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China PMI Hits 52.4, Highest Since 2012

China has headed off into its week-long National Day/mid-Autumn festival, but before it vanished we learned that big Chinese manufacturing companies are humming along at their fastest rate in five years, but smaller companies may be seeing a bit of an easing in activity.

But nevertheless both surveys clearly show that the country’s still dominant manufacturing sector ended the third quarter on an upbeat note.

When China returns from the long break - it has been extended to October 8 - the country will prepare for the 19th National Congress at which the new leadership team will be produced, with President Xi at long odds to be ‘re-elected’. That starts October 18.

Data for the month of September and then the quarter will be released from around October 13, with the 3rd quarter GDP figures out a week later on October 20.

Even though activity has slowed in some parts of the property sector with more local governments announcing measures to control prices, that has not had any impact on Chinese manufacturing.

The official Purchasing Managers Index survey, released on September, showed China’s manufacturing activity grew at the fastest pace since 2012 in September as factories cranked up output to take advantage of strong demand and high prices.

Production, total new orders and output prices all improved to the highest level in at least a year, while a pick-up in a reading for the construction sector indicated a building boom is undiminished.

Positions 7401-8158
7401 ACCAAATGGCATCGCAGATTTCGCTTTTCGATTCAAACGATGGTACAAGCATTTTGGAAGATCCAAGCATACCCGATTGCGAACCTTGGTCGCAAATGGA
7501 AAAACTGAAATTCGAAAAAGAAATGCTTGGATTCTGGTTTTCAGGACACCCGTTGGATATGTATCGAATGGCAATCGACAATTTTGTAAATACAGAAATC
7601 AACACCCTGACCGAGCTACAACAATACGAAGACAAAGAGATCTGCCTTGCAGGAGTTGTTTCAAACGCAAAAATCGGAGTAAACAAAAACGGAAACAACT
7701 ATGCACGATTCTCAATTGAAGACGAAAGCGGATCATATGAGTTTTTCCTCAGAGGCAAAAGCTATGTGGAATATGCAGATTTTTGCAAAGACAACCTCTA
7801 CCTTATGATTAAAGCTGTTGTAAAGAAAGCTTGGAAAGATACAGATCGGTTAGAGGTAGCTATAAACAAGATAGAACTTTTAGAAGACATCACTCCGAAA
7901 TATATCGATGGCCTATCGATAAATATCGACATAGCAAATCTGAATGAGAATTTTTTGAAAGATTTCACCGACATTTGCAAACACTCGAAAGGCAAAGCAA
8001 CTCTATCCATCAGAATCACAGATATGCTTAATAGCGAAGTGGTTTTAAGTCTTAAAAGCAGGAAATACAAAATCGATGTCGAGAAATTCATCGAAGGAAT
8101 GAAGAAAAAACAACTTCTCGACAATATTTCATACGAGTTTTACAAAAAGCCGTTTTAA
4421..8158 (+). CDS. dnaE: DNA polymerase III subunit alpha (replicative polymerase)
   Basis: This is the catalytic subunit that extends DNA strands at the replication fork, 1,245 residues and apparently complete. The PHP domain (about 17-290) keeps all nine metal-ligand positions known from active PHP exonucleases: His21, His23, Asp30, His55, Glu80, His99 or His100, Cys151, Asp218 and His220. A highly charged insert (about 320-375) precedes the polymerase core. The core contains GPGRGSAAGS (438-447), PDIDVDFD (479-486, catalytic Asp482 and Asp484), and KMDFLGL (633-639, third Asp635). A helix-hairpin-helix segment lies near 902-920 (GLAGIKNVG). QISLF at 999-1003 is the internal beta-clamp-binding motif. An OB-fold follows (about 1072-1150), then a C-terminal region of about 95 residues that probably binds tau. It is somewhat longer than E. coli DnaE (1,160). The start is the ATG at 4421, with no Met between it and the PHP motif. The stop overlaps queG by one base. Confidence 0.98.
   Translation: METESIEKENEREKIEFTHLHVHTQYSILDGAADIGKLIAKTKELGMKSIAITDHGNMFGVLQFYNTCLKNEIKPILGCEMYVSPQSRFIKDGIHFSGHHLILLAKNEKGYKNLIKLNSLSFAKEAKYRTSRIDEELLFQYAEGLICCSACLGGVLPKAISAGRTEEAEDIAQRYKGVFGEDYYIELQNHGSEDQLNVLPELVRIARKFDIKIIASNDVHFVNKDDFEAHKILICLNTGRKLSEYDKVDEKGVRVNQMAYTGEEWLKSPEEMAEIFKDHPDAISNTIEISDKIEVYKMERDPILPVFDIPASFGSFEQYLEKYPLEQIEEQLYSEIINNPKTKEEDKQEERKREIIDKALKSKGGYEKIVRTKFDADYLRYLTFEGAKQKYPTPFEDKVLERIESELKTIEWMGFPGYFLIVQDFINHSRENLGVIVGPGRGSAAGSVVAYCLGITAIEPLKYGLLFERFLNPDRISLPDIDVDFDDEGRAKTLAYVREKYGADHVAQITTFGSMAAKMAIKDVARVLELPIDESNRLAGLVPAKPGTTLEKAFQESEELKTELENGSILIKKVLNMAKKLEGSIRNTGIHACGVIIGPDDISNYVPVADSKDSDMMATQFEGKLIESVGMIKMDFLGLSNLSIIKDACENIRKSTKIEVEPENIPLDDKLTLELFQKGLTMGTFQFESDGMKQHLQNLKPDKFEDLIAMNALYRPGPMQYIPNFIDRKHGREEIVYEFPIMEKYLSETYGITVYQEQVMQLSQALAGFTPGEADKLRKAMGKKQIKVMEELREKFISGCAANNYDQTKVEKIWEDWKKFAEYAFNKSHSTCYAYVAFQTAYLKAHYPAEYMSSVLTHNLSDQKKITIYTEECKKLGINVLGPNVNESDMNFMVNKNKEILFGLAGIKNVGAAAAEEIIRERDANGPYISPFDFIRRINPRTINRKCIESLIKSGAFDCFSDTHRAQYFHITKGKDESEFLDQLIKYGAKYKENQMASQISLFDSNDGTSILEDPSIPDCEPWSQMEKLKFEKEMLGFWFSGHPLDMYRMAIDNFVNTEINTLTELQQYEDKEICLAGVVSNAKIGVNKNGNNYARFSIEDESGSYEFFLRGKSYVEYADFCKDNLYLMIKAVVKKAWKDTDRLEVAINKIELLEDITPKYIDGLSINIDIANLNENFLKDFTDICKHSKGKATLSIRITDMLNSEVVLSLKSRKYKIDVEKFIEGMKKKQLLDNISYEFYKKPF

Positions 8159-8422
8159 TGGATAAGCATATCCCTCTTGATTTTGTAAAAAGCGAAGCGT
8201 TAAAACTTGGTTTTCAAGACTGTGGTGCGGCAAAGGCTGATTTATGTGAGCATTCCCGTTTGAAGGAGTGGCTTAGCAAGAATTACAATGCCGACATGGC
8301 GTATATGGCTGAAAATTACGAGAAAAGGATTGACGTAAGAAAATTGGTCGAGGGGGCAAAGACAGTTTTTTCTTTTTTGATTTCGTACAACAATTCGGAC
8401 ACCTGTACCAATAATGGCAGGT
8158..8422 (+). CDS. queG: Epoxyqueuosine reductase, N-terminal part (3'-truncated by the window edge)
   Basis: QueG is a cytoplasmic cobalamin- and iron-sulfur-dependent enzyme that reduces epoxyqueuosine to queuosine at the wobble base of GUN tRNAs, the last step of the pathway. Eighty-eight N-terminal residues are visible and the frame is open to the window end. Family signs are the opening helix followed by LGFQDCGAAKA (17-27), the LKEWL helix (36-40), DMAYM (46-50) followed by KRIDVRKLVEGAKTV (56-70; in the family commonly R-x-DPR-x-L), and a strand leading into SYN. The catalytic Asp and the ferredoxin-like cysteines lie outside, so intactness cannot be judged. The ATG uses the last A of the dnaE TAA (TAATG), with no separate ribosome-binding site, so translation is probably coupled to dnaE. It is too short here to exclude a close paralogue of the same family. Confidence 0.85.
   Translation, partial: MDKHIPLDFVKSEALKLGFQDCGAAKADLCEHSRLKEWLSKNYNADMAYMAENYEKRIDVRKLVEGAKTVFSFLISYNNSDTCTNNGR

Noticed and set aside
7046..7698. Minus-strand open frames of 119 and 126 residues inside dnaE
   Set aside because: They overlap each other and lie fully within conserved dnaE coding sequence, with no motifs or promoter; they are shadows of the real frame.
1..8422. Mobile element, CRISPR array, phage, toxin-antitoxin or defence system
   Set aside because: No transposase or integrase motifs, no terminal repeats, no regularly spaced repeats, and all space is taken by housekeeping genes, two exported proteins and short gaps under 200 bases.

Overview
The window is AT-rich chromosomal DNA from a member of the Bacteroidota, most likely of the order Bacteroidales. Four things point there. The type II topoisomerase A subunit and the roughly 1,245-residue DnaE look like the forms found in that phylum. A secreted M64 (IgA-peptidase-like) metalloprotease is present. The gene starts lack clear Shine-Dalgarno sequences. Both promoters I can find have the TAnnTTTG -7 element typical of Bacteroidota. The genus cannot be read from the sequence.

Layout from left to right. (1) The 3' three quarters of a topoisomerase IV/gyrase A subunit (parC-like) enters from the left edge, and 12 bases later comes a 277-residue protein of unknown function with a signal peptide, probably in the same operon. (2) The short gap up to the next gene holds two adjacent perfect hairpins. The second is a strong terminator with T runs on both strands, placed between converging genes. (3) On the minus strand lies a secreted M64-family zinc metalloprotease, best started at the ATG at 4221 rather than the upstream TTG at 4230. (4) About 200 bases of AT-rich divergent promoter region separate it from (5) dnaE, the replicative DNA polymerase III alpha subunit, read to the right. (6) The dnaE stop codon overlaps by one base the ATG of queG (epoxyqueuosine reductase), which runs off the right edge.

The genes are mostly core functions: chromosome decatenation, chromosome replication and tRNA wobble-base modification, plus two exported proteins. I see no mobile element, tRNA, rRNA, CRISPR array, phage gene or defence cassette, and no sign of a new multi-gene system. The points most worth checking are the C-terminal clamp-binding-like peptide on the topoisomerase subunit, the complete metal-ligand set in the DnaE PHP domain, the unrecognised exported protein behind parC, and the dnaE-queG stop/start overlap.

The official Purchasing Managers’ Index (PMI) released on Saturday rose to 52.4 in September, from 51.7 in August and well above the 50-point mark that separates growth from contraction on a monthly basis.

That was much stronger than the The Caixin/Markit Manufacturing Purchasing Managers’ Index (PMI) which fell to 51.0 in September, compared with 51.6 in August, as new export order growth slipped.

The two surveys though marked the 14th straight month of expansion for China’s massive manufacturing industry and the highest reading since April 2012.

China’s manufacturers are reporting their best profits in years, thanks to government-led infrastructure spending, a strong housing market, higher factory-gate prices and solid exports.

A separate PMI on the steel industry fell to 53.7 in September from 57.2 in August but that is still a solid pace of growth.

What happens this month will be a very interesting story with the industry starting production cuts aimed at reducing pollution and smogs over the winter(especially in Beijing).

View More Articles By Glenn Dyer

Glenn Dyer has been a finance journalist and TV producer for more than 40 years. He has worked at Maxwell Newton Publications, Queensland Newspapers, AAP, The Australian Financial Review, The Nine Network and Crikey.

At the AFR he was a finance writer, Finance Editor, News Editor and Chief of Staff. At the Nine Network he was supervising producer of Business Sunday for more than 16 years. He has also written for other online and analogue print publications here and overseas.



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